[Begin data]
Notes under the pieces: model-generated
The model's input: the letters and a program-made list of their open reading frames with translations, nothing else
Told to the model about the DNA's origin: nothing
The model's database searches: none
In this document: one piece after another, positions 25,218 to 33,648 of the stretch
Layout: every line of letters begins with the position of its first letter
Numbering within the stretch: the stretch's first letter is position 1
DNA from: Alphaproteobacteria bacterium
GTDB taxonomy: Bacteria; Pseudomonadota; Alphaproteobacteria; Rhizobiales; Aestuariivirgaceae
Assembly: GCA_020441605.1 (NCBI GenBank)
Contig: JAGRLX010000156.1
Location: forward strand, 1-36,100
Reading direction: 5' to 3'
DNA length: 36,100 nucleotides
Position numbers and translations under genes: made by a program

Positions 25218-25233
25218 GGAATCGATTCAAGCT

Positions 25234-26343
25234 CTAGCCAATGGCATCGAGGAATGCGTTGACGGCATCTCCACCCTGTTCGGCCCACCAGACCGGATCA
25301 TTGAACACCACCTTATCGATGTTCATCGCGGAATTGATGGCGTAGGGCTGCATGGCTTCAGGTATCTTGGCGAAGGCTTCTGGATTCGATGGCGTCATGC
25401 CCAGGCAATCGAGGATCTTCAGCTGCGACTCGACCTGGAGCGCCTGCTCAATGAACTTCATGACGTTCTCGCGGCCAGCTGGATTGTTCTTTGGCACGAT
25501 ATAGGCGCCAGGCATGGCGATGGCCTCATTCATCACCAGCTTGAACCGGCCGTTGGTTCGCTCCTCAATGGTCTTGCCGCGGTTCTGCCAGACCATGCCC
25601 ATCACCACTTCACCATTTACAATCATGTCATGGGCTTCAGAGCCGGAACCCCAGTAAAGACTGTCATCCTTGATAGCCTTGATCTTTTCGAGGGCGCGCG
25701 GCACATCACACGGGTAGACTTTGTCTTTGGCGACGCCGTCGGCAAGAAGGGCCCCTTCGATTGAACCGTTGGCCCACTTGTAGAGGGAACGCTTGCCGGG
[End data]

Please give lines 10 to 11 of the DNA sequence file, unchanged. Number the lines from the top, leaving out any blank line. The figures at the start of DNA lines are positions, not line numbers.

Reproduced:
Assembly: GCA_020441605.1 (NCBI GenBank)
Contig: JAGRLX010000156.1